PITTSBURG, Kan. — Pittsburg Community Schools and the Family Resource Center formalized a partnership Tuesday to actively find ways to expand early childhood learning and childcare options in the Pittsburg area.
The Center’s board spoke with the Pittsburg school board at its regular meeting about the importance of having those early education opportunities and the lack of them in the Pittsburg area.
“Our waiting list for infants and toddlers usually runs between 58 and 64 for each,” said Ann Elliot, the executive director of the Center. “It’s that same way in the whole community, so it’s not just a Center issue, it’s a community issue.”
The Center currently serves 298 children on a full-time or part-time basis and has been around since 1992. It provides childcare starting at two weeks old and pre-K for three and four-year olds. Pittsburg Mayor Dawn McNay is the president of the Center’s board and said that since it opened the Center has been operating with a waiting list.
“We maxed out at our capacity pretty much right away,” McNay said.
Assistant Superintendent Brad Hanson said he knew how important getting kids into the classroom early was.
“In our Kindergarten class of last year out of our 240 kindergarten students, we had 70 that had no preschool experience,” he said. “We’ve got more than a quarter of our students have no school experience when they walk into kindergarten.”
Hanson added that of those kids who didn’t attend preschool, 95 percent of them were eligible for free and reduced lunch.
“These are kids that already have some strikes against them to begin with,” he said. “And we’re not meeting those needs.”
Superintendent Rich Proffitt chimed in noting that when kids get behind early it can have lasting effects on their education.
“The earlier you can make an investment in education with kids, the less you’re going have to invest in interventions in the later years, because the gap some of the kids start in kindergarten with only grows wider as time goes on,” Proffitt said. “Research, and this is scary research, will show that if you are not reading on grade level by the time you exit third grade, there's a lot of things in life that are against you. There are higher rates of imprisonment, there’s higher rates of being unemployed.”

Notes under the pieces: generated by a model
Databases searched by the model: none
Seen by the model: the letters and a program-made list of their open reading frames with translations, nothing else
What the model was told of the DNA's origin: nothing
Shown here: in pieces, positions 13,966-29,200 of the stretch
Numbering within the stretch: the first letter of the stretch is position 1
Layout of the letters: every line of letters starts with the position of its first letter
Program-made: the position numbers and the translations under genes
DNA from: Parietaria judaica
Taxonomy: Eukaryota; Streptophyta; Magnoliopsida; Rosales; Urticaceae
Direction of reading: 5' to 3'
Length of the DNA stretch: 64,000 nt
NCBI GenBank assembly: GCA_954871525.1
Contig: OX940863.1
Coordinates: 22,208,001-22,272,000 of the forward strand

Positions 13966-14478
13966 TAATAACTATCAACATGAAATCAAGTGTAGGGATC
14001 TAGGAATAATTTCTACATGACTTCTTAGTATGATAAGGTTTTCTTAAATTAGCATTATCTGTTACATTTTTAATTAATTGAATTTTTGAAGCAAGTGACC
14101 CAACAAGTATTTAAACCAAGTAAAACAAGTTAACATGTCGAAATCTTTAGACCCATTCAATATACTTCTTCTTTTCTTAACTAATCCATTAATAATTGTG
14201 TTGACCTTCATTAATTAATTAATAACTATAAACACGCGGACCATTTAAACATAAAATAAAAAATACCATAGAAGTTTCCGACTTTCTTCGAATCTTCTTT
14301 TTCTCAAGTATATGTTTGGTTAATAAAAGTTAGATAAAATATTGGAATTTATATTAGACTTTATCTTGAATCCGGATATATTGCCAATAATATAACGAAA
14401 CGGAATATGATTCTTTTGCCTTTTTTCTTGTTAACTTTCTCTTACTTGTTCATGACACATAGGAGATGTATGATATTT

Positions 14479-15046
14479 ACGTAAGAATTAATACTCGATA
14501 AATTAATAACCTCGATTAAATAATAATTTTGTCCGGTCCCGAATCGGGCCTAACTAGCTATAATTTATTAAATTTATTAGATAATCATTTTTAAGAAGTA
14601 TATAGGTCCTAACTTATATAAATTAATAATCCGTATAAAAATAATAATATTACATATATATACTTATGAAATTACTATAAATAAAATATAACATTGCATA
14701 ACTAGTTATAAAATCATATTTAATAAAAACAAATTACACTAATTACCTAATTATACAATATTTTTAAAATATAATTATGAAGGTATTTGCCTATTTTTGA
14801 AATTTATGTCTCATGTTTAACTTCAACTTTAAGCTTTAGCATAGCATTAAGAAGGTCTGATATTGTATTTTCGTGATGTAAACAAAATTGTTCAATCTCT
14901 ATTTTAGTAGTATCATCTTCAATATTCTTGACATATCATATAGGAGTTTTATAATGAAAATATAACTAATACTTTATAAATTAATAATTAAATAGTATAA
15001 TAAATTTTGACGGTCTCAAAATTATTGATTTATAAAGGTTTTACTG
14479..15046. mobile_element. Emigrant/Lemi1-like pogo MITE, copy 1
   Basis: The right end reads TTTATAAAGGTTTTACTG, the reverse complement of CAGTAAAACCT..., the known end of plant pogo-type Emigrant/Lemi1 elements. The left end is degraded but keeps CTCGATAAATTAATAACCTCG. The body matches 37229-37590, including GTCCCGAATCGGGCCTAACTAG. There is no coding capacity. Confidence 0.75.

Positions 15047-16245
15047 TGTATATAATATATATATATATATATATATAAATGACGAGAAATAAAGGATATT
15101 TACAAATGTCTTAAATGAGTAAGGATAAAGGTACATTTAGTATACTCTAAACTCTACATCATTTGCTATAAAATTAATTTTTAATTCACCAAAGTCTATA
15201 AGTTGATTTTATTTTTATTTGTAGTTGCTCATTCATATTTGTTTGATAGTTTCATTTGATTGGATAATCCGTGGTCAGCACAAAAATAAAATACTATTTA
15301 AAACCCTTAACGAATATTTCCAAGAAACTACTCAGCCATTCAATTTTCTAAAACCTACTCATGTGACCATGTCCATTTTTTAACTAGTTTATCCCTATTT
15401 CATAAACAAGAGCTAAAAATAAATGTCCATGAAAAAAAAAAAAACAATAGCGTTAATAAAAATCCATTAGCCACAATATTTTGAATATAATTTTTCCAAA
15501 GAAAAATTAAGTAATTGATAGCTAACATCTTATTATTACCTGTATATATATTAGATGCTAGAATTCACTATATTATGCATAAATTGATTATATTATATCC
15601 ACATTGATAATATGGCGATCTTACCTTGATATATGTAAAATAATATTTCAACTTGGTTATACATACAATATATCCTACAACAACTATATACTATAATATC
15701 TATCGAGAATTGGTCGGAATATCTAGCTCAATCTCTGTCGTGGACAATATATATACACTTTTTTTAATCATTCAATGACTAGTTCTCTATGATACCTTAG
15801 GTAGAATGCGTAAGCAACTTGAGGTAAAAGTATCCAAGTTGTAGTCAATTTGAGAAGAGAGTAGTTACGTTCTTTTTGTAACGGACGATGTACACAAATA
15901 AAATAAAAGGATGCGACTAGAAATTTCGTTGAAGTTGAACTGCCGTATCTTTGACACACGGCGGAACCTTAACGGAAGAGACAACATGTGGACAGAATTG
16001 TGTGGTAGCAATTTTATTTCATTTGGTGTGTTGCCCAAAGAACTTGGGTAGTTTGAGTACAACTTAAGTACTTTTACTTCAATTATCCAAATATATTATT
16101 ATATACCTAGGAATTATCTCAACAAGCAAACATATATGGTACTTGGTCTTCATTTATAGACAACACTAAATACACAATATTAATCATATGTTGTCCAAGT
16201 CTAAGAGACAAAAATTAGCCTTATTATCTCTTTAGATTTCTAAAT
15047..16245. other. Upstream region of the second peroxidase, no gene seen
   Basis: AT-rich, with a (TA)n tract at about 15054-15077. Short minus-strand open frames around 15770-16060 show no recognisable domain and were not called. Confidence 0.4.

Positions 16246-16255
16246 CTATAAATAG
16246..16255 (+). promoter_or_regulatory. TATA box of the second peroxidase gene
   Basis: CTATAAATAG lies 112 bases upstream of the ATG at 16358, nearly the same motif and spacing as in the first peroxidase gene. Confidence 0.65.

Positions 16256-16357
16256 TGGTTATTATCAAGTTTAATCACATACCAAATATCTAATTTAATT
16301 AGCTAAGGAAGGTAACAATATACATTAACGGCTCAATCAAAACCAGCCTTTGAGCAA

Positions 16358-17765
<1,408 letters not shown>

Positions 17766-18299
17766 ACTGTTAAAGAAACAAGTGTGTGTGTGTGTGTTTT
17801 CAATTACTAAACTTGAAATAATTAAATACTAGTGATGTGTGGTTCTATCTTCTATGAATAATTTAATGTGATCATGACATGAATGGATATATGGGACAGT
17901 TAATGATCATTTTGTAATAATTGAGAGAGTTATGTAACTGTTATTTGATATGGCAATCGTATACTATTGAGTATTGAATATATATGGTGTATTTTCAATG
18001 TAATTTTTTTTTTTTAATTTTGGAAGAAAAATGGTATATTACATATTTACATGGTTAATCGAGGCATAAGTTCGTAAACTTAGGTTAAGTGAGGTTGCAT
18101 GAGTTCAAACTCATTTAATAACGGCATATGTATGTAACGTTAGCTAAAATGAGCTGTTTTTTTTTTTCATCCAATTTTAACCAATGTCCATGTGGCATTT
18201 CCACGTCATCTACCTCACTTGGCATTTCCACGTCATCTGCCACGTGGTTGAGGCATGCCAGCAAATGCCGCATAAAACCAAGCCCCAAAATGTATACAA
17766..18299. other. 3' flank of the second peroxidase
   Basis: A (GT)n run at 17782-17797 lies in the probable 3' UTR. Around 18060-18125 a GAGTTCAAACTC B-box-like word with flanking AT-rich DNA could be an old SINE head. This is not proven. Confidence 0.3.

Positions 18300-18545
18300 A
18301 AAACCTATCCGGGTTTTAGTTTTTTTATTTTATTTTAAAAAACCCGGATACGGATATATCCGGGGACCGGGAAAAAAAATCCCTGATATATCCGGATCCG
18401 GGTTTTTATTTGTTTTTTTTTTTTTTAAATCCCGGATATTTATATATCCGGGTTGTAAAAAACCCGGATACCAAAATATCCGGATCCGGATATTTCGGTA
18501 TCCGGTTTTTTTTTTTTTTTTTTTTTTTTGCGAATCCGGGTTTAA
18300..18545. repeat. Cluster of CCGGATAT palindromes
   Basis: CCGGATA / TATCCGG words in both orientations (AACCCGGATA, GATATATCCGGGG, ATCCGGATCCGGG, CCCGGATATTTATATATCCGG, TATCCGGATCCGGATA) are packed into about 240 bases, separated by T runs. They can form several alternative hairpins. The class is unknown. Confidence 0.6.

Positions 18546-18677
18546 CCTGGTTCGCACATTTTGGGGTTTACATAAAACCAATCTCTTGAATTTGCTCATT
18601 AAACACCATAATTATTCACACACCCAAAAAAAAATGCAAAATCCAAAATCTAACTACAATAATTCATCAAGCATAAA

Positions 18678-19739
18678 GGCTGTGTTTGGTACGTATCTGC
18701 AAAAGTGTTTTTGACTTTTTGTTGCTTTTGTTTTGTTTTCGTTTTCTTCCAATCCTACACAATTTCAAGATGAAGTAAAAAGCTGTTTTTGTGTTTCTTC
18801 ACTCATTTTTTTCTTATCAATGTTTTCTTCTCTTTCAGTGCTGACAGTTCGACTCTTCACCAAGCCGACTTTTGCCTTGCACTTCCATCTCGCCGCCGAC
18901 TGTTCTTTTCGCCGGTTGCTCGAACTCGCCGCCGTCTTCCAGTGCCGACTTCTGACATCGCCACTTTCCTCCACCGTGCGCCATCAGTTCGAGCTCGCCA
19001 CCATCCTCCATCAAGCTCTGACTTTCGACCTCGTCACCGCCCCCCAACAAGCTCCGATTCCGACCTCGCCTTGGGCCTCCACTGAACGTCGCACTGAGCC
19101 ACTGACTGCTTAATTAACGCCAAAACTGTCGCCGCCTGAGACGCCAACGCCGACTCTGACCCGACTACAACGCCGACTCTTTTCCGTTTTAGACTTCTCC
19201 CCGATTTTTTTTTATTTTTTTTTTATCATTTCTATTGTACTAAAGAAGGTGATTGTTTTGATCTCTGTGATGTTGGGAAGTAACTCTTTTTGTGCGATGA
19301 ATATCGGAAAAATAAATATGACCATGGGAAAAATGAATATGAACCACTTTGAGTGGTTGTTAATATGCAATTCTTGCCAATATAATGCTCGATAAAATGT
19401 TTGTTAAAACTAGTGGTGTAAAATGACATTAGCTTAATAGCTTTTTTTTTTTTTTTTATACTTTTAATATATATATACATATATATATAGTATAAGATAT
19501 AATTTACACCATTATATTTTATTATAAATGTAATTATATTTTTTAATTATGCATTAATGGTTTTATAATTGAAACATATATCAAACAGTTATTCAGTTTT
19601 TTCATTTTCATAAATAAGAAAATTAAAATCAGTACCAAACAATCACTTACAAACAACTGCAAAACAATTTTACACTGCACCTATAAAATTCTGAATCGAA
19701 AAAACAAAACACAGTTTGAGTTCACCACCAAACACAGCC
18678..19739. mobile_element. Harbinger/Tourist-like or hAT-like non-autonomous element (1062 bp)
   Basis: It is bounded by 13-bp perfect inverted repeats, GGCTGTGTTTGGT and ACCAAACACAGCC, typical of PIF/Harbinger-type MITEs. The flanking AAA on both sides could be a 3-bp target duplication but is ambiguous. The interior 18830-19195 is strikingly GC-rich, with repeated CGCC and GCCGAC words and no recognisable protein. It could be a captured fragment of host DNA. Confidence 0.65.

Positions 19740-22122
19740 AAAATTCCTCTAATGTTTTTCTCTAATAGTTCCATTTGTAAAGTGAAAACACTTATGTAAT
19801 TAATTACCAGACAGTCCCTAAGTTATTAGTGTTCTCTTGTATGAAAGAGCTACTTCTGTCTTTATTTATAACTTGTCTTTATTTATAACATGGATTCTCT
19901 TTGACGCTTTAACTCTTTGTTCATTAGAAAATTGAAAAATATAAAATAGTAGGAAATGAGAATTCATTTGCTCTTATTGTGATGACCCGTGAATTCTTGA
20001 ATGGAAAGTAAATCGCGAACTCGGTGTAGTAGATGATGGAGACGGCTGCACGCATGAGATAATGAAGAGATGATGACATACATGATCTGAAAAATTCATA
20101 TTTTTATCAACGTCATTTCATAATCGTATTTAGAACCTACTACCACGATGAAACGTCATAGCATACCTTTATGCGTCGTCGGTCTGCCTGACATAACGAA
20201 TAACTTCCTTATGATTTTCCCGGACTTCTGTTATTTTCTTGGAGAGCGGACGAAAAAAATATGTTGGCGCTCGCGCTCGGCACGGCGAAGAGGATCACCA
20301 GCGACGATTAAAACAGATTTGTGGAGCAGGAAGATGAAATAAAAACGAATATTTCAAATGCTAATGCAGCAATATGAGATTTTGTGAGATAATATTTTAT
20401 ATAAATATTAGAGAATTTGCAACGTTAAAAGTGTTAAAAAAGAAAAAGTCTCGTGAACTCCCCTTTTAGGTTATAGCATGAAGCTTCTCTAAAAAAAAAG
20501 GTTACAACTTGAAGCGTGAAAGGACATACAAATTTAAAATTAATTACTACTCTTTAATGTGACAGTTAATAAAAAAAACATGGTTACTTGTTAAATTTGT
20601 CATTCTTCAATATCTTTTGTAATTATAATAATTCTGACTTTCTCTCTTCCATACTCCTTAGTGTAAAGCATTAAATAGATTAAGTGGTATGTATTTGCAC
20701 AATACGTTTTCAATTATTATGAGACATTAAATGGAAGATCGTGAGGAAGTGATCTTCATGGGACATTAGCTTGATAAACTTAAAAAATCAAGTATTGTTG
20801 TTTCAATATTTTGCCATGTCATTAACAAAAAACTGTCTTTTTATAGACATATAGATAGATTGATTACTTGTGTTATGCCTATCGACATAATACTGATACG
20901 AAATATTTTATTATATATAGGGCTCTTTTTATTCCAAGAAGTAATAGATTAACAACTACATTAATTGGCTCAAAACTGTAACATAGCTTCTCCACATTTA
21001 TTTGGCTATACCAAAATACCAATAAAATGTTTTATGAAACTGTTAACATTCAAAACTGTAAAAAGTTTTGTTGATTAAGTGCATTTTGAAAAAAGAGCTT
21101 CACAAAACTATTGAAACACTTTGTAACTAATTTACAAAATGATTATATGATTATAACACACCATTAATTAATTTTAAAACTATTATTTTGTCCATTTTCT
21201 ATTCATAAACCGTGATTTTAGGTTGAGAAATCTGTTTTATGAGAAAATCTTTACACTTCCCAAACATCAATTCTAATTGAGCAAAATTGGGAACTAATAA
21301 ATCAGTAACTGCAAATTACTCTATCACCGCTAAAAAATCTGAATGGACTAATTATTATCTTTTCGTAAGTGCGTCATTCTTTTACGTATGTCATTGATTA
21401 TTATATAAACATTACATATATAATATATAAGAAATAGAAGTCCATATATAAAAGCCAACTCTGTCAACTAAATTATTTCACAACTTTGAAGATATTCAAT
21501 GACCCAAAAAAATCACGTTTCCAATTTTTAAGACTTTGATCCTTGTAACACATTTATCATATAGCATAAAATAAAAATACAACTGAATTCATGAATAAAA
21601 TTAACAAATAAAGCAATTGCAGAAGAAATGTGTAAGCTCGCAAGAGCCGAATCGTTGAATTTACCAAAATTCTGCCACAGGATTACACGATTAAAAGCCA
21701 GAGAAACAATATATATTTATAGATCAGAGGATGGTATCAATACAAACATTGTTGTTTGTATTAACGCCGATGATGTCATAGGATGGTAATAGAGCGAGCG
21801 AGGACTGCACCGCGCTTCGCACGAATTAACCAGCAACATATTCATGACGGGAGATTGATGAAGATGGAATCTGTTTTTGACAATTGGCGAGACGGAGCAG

However, Kari Cronister, a Preschool Supervising Teacher from the Little Gorillas preschool at Pittsburg State University, who also attended the meeting, said access isn't the only issue, it’s emphasizing how important early education is.
“A lot of time parents don’t think their children need preschool,” she said. “So, a big component too I feel like is reaching the parents in our district.”
The two groups then floated ideas of what could be done to help fix this problem and almost immediately agreed that more space was needed.
The Center had a rough blueprint created of a possible building to either be connected to its existing operation at 16th and Walnut by using the Center’s large parking lot, or by buying a building across the street from the center. It would a building completely dedicated to pre-K. If the funding can be obtained, the new addition would have 12 classrooms with a capacity for classes of 20 students with morning and afternoon groups for a total of 40 students per classroom each day.
While both entities would love to be able to fund such a project, neither are in a financial position to do so. The Center is completely funded by grants and the school district does not have a lot of wiggle room in its budget.
“Even though we may be the biggest educational entity in the area, we also still have finite resources and we also have to be very careful with those finite resources because there are certain things because of state statues that we can spend it on and other ways that we cannot,” Proffit said.
The school district promises to help in any way it can and will be involved in the process of whatever comes next as they own the building the center is run out of. However, as of right now Proffitt said they don’t know what, if any, money the school district will be able to contribute. He said they really are going to have to turn to the community and ask them for help to make this a reality.
“I have not been in Pittsburg for very long, but I’ve seen that there are a lot of people that know that there’s a need,” Proffitt said. “We are only smaller pieces of a much larger puzzle.”